When I think about my life, indeed any life, I am struck by how life is both fragile and robust at the same time. To illustrate my point, here are some examples from my own life about how the events could have been very different … and my life dramatically changed or very abruptly ended.
The Creek in Oakville
It starts in 1942 when I’m five years old. My mother, older brother – he’s seven – and I are living in Oakville, Ontario, on the Second Line. There is a little creek running through the back of the property and it is full of spring runoff, fast and deep. My brother and his friends have a little sliding game right next to the creek. They have a slippery muddy bit that they are running one foot on, while standing with their weight on the other. I ask if I can play. With some reluctance – they are older than me – they let me try. On my first attempt I am so successful that I slide right into the creek. It is over my head and I remember standing on a large piece of ice on the bottom, looking through the water – it was greenish blue – and being very surprised. Not afraid, not cold, there was no time, but very surprised. My quick-witted brother grabs a small branch from a bush, hooks the hood of my snowsuit and brings me to shore where the boys drag me out of the water. They take me up to the house where, wonder of wonders, I get to stand on the kitchen table, fully clothed and dripping wet, while my mother strips me down and dries me off. I have been living on borrowed time ever since.
Lesson: Don’t play with the big kids unless you are as competent as they are.
Fast-forward about 10 years. I am 15, in Army cadets at high school in Scarborough. A buddy, Joe Czaja, lives on a nearby farm and can drive his father’s stake body truck to cadet meetings in the evening. There are seven of us, three in the front seat and four of us, including me, in the open back of the truck. An inexperienced driver, he tries to take a turn too fast and overturns the truck. Those of us in the back are flung up out of the truck onto the roadway. I land on my hands and knees, roll over and see the truck continuing to roll I’m coming down on me. I roll frantically out-of-the-way, while the truck ends up on its side. Incredibly, no one is injured. We help Joe right the truck, which is a little banged up, and continue home. He doesn’t get to drive us to cadets anymore.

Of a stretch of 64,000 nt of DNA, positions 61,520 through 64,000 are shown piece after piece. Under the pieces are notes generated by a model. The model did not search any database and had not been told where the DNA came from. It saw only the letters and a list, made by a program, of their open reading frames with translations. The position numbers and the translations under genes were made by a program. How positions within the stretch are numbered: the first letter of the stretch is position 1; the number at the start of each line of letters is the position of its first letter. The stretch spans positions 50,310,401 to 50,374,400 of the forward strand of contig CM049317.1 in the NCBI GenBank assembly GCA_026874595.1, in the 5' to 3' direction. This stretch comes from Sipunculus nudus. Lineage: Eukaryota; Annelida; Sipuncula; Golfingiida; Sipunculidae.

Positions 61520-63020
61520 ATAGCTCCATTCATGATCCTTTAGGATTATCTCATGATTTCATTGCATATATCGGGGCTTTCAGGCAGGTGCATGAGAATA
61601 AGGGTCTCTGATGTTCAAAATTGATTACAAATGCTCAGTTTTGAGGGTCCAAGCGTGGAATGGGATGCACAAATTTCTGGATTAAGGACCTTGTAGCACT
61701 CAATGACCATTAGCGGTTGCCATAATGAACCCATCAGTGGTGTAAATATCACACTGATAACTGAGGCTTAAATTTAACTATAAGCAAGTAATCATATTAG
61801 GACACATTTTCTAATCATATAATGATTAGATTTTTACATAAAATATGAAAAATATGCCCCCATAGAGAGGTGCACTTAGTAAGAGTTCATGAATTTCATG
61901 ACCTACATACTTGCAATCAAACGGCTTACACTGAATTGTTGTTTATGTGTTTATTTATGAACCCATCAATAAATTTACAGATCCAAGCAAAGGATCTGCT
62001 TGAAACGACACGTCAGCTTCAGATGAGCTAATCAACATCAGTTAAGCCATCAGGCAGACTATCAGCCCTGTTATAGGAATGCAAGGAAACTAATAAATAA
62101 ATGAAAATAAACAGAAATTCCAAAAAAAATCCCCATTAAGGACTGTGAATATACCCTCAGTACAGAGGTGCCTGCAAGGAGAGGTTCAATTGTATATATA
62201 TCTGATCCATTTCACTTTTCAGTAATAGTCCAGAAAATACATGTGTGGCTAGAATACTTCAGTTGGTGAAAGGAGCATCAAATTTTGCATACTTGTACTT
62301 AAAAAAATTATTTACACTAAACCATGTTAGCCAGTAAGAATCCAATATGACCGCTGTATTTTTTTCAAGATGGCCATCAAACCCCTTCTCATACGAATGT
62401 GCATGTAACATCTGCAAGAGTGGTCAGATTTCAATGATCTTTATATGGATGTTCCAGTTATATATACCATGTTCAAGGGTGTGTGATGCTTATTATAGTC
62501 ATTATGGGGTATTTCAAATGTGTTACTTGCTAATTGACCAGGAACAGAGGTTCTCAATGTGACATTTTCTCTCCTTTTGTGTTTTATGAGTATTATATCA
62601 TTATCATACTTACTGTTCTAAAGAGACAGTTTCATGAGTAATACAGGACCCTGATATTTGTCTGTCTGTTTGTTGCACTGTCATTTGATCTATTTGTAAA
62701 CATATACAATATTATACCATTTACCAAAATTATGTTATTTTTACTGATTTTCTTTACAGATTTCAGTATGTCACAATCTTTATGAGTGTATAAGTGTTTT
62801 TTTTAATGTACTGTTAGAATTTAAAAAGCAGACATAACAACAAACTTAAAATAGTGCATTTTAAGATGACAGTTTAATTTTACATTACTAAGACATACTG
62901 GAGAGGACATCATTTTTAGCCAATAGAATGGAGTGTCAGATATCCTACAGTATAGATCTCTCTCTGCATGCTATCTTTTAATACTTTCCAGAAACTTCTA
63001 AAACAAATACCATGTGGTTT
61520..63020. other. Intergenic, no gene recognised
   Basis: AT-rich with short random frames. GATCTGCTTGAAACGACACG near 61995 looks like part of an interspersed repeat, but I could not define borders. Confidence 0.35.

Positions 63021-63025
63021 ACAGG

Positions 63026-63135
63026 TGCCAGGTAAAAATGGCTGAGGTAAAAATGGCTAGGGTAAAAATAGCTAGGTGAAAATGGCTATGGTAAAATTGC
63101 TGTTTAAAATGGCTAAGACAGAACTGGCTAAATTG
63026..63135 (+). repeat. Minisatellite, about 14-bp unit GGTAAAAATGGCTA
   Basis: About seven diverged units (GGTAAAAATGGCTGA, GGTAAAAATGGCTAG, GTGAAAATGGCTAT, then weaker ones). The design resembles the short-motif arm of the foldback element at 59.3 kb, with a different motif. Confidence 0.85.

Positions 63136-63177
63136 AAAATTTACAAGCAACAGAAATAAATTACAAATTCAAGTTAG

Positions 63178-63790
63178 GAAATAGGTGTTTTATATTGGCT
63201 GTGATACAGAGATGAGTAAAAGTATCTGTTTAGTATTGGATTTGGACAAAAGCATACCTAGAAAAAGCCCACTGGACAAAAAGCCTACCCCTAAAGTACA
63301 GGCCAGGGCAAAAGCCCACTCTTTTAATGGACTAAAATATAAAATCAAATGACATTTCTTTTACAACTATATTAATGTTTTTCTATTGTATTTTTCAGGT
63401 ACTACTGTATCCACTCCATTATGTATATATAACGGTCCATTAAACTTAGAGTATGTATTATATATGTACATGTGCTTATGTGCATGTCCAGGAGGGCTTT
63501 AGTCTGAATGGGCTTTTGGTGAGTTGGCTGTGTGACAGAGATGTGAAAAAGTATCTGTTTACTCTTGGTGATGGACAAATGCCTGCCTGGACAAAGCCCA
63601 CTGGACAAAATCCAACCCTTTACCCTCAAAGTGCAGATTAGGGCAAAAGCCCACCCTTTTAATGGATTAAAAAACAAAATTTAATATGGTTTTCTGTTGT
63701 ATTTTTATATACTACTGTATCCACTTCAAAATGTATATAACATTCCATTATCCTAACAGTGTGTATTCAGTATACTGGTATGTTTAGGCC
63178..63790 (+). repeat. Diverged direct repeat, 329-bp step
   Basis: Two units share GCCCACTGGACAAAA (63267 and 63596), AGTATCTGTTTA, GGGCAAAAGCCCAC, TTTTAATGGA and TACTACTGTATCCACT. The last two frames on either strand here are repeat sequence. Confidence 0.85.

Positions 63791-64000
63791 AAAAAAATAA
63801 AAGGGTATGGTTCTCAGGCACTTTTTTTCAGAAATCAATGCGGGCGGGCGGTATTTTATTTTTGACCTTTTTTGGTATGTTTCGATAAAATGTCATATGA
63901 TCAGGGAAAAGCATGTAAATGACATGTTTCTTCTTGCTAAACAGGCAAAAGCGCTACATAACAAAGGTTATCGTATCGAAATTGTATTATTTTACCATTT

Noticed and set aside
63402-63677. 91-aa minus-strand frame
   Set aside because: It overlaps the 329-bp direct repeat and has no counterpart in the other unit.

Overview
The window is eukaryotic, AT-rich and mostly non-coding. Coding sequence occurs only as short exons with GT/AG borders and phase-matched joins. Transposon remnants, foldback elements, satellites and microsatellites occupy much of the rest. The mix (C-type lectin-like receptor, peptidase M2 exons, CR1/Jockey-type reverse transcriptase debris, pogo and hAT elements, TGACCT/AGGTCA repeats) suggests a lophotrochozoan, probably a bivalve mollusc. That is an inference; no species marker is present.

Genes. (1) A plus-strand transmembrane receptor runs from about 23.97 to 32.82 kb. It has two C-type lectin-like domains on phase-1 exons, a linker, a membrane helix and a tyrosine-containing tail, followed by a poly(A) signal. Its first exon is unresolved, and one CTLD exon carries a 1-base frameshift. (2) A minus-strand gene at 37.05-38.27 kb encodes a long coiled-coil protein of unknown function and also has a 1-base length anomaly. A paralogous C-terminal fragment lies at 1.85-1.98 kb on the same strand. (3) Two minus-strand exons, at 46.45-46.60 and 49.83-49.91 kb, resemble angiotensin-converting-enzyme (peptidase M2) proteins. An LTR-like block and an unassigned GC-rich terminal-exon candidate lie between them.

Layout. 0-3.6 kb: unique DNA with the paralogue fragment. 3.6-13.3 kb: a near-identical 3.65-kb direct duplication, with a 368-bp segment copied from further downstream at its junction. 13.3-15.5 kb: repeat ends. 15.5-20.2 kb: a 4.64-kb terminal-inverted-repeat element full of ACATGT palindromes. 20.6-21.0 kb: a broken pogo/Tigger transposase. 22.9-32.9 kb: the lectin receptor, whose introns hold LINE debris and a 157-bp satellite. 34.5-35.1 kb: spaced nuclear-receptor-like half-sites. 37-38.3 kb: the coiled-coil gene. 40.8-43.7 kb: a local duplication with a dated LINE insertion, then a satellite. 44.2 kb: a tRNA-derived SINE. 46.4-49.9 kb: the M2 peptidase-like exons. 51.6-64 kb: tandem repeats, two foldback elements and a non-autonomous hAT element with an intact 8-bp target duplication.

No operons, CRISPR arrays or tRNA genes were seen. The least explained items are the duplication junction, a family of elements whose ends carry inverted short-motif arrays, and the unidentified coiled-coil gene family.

Lesson: Don’t ride in the back of a truck driven by a really inexperienced driver trying to impress his friends.
It is a year later. With a friend on his bike, I am riding my bicycle – a one speed utilitarian model – along Kingston Road east of Toronto. The road is two paved lanes with gravel shoulders. No bicycle lane. It is a weekend and traffic is very busy so I am keeping well over to the right. Suddenly my front wheel slips off the pavement onto the gravel, where the wheel turns sharply left and forces me back, out of control, into the traffic. I hit hard on the right rear door of a passing car. I can see the horrified eyes of the nearest passenger as I careen off the car into the air and fly off onto the gravel shoulder, my bicycle cartwheeling beneath me. I can see all this in slow motion. The car screeches to a halt and they ask if I am okay. Other than a little road rash on my hands and knees, I am unhurt and the bicycle is still usable. A second earlier or later, I would have been between vehicles and would likely have been run over by at least one car.
Lesson: If you are in a collision between a bicycle and a car, the car ALWAYS wins.
Two years later. I am a senior in high school in Scarborough and I am coming home late at night from some event in the back seat of a taxi. It is winter and extremely foggy as we travel west along Eglinton Avenue. There is little traffic. There is a busy level crossing on this stretch of Eglinton. It is the main line between Toronto and Montréal, two parallel tracks cutting Eglinton at an angle and the trains are fast as they cross the road. As we approach the crossing the driver and I both hear the train’s whistle but cannot see the headlights until we are on the tracks. The train is almost upon us, approaching fast from the left, the brilliant light illuminates the interior of the cab space … and there is nothing we can do except keep moving. As the taxi clears the tracks, the train rockets by, buffeting the car. We both think that the train has struck the car, so the driver stops and gets out, as do I. As the train disappears into the fog we see that the taxi is undamaged. We get back in and the driver slowly, carefully, thankfully drives me home. This near miss frightens me. There is enough time to contemplate the onrushing death and there is absolutely nothing that I can do. I have no control and am powerless to change the outcome. I think that I have never been closer to death than at that moment.
Lesson: Sometimes you are just in the wrong place and the wrong time … and you are powerless to do anything about it. Accept whatever fate brings you.